Diverse molecular mechanisms involved in AChR deficiency due to rapsyn mutations
Cossins J., Burke G., Maxwell S., Spearman H., Man S., Kuks J., Vincent A., Palace J., Fuhrer C., Beeson D.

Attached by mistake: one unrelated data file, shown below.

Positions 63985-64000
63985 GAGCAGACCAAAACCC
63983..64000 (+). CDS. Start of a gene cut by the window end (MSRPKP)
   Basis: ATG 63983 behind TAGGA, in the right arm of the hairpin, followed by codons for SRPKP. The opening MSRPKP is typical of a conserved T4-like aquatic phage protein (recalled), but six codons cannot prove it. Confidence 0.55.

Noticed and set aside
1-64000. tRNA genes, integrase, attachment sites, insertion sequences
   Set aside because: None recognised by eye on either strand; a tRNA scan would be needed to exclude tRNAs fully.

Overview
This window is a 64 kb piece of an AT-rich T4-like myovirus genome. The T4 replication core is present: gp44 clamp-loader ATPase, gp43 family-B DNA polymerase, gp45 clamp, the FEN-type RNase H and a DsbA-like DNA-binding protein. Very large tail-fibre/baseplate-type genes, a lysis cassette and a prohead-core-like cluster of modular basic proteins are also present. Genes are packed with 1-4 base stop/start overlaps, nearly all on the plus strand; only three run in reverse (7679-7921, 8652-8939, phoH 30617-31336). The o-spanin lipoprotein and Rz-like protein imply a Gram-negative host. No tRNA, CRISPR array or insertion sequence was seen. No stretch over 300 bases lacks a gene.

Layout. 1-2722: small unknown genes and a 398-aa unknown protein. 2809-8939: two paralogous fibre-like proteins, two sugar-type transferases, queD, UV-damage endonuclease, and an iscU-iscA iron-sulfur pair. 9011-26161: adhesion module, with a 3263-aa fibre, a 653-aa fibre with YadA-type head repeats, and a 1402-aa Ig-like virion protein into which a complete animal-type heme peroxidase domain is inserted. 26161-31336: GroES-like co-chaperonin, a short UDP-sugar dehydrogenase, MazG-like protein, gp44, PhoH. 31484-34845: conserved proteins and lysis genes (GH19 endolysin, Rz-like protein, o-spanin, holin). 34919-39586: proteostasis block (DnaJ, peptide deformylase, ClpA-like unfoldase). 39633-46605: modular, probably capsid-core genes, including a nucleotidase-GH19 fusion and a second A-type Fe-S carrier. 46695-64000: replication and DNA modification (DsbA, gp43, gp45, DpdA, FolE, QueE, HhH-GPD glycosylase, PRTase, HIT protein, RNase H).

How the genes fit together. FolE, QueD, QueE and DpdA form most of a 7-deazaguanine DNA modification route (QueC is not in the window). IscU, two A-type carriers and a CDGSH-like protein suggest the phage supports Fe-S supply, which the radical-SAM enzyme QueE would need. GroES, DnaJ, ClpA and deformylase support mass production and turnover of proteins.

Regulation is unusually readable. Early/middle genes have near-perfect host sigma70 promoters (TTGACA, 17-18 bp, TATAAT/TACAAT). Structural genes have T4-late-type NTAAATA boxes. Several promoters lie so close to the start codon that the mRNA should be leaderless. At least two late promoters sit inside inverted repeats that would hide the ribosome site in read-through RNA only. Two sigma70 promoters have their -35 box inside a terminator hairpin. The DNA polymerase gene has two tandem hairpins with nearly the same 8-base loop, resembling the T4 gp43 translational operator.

Congenital myasthenic syndromes are inherited disorders of neuromuscular transmission characterized by fatigable muscle weakness. Autosomal recessive acetylcholine receptor (AChR) deficiency syndromes, in which levels of this receptor at the neuromuscular junction are severely reduced, may be caused by mutations within genes encoding the AChR or the AChR-clustering protein, rapsyn. Most patients have mutations within the rapsyn coding region and are either homozygous for N88K or heteroallelic for N88K and a second mutation. In some cases the second allele carries a null mutation but in many the mutations are missense, and are located in different functional domains. Little is known about the functional effects of these mutations, but we hypothesize that they would have an effect on AChR clustering by a variety of mechanisms that might correlate with disease severity. Here we expressed RAPSN mutations A25V, N88K, R91L, L361R and K373del in TE671 cells and in rapsyn-/- myotubes to determine their pathogenic mechanisms. The A25Vmutation impaired colocalization of rapsyn with AChR and prevented agrin-induced AChR clusters in rapsyn-/- myotubes. In TE671 cells, R91L reduced the ability of rapsyn to self-associate, and K373del-rapsyn was significantly less stable than wild-type. The effects of mutations L361R and N88K were more subtle: in TE671 cells, in comparison with wild-type rapsyn, L361R-rapsyn showed reduced expression/stability, and both N88K-rapsyn and L361R-rapsyn showed significantly reduced co-localization with AChR. N88K-rapsyn and L361R-rapsyn could effectively mediate agrin-induced AChR clusters, but these were reduced in number and were less stable than with wild-type rapsyn. The disease severity of patients harbouring the compound allelic mutations was greater than that of patients with homozygous rapsyn mutation N88K, suggesting that the second mutant allele may largely determine severity. © The Author (2006). Published by Oxford University Press on behalf of the Guarantors of Brain. All rights reserved.